9. Mix the flour and fava beans together until the mold is evenly spread over each fava bean. The spores of the mold will germinate in about 4-6 hours, and during this period, it’s important to maintain warmth. Cover the container with a cotton cloth and place it in an oven, maintaining a temperature between 30-34°C. I use a steam oven with eco-mode upper and lower heat set at 35°C. Ferment for 6-12 hours.
10. If the temperature rises to 38°C, turn the fava beans over to prevent overheating.
【After 12 hours】
11. After 12 hours, remove the cotton cloth and allow air to circulate. You will begin to see white mold growing on the surface of the fava beans. During the spore germination period, the fava beans will generate heat on their own. If the temperature of the fava beans rises to 38°C, turn them over to prevent overheating. Separate the clumps of fava beans, flatten them out, and cover them with a cotton cloth to continue fermentation at room temperature. There’s no need to put them back in the oven once they start to generate heat.
【After 24 hours】
12. The mold growth is vigorous, and the fava beans continue to generate heat. Monitor the temperature of the fava beans, and if it exceeds 38°C, turn them over to cool down.
【After 48 hours】
13. The color of the mold begins to change from white to yellow-green. Carefully break apart any clumps of fava beans, and watch the temperature of the mold. There’s no need to cover them with a cloth, just spread them out to allow for better air circulation, cooling, and moisture release. This will help the mold to grow and penetrate the fava beans better.
【After 72 hours】
14. After 72 hours, the surface of the fava beans will have turned yellow-green, indicating that the fermentation process is complete. The fava beans will no longer generate heat, and the temperature will return to room temperature. Allow the fava beans to dry naturally for 1-2 days until they become Doubanjiang starter.
15. Rinse the surface of the mung beans with cold water to remove the mycelium, then the koji enzymes that remain inside the mung beans continue to break down the proteins and fatty acids, forming small flavorful molecules. Add salt-tolerant yeast to ferment and produce a complex and rich aroma.
16. Repeat the rinsing process 2-3 times and drain the water.
17. Since the Fat Ting family does not have the condition for sun-drying, spread the mung beans on a baking tray in a dryer and dry them at 45°C for 6-8 hours. If you can dry them in the sun, the dried mung beans will emit a fragrant aroma similar to that of fermented bean paste.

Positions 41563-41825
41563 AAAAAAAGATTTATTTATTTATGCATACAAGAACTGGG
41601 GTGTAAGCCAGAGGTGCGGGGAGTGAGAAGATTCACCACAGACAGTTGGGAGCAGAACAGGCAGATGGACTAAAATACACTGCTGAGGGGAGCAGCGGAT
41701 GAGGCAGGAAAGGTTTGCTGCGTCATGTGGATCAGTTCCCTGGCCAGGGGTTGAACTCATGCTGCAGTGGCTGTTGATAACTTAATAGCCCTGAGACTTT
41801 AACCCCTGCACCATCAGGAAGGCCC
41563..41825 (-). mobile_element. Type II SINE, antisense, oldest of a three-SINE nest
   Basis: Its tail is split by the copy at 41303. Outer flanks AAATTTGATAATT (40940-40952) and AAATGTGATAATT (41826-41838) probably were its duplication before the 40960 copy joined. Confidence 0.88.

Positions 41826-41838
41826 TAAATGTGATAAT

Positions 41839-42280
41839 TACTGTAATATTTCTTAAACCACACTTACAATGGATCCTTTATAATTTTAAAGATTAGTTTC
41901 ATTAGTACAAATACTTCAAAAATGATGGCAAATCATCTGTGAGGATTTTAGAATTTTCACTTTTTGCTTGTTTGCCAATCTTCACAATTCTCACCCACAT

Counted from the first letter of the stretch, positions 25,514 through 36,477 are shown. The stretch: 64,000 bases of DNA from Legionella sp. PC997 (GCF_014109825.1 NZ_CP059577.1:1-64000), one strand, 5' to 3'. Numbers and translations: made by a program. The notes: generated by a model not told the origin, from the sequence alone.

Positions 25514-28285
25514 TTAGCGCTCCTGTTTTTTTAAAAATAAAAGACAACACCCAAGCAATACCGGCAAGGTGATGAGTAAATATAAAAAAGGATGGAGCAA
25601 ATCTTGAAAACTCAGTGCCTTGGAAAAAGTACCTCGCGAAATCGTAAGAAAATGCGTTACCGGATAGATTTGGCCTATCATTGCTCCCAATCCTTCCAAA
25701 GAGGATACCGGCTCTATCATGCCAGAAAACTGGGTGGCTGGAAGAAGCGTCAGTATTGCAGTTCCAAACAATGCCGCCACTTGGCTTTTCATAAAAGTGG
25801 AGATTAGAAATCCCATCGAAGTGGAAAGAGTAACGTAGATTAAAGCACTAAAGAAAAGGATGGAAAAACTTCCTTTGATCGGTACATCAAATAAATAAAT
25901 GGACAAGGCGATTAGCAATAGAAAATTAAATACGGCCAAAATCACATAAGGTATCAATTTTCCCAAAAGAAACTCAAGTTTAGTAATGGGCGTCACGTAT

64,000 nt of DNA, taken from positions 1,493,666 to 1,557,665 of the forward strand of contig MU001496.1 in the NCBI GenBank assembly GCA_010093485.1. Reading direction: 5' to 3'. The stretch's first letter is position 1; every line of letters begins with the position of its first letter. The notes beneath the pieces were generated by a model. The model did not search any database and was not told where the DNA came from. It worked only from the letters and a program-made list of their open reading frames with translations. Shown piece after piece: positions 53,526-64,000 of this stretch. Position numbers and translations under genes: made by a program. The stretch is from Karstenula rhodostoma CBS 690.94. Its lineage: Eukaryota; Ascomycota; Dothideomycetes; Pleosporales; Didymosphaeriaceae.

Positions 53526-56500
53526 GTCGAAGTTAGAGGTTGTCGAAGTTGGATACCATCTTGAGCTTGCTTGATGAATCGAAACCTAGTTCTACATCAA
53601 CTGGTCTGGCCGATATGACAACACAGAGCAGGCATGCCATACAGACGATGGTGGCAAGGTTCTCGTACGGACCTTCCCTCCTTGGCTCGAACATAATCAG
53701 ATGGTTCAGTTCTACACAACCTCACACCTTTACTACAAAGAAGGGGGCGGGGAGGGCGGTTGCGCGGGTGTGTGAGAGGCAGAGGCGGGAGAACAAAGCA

18. Put the mung bean koji into a sterilized glass jar, pour in the fermented chili paste, mix well, and stir once a week. The aroma produced by the fermentation of chili paste and mung bean koji together is amazing, and it takes at least half a year to feel it.
19. Add sea salt and mix well.
20.Use a kitchen towel moistened with white wine to wipe the glass walls clean. Stir once a week during the first month, and ferment for at least one year.
21. To ensure clear visibility for filming purposes, I used a large glass jar. For normal sauce-making, it is best to fill the jar only about 7-8 tenths full to reduce the surface area of the sauce exposed to the air.
22. The fava beans begin to break down and turn into a paste. The sauce that sticks to the sides of the jar will disperse the number of microorganisms, which can come into contact with the air and cause white mold to grow. If you notice any white mold, immediately stir the sauce, smooth the surface, and press it down firmly to prevent the mold from growing. It’s crucial to keep the inside of the jar clean.
23. The amount of white mold decreases, and the fermentation is going well. Stir the surface layer and the bottom layer of sauce evenly.
24. Place baking paper on top of the sauce and press it down firmly to make it adhere tightly to the sauce. Put baking stones in a sealed plastic bag and press them tightly against the sauce inside the jar to prevent the surface of the sauce from being contaminated by airborne mold. After that, there’s no need to stir the sauce every week. Just wait patiently. If the sauce is not protected from exposure to air, mold may continue to grow on the surface and spoil the sauce.
25. No more white mold appears, and the fermentation is going well. The sauce starts to release a brownish-red liquid.
26. With time, the sauce gradually turns into a reddish-brown color, and with the help of microorganisms, it acquires a unique and delicious flavor. The fermentation process cannot be shortened.
27. The sauce releases a rich and flavorful brownish-red liquid. Before consuming the sauce, divide it into smaller jars. All containers and utensils should be disinfected before dividing the sauce. Please refer to the “Cleaning and Disinfecting” video for disinfection methods.
28. Remove the baking stones and transfer the sauce to a porcelain or glass jar for easy access. Avoid using plastic or metal containers. Press out the air, and store the jar in the refrigerator. The larger the mass of the mold, the stronger its antibacterial properties. The sauce that sticks to the sides of the jar is more susceptible to contamination by airborne mold and can affect the entire jar, so it must be removed before storage. This will help to preserve the sauce better.
29. Label the jar with the production date and store it in the refrigerator. The remaining Doubanjiang starter can continue to ferment at room temperature. Disinfect a smaller glass jar and transfer the remaining sauce to it. Clean the sides of the jar, lay baking paper on top of the sauce, and press baking stones against it. Allow it to ferment for one year, and the basic flavor should have developed by then.
30. I plan to open this jar in five years and look forward to a richer and fuller flavor. See you in 2025!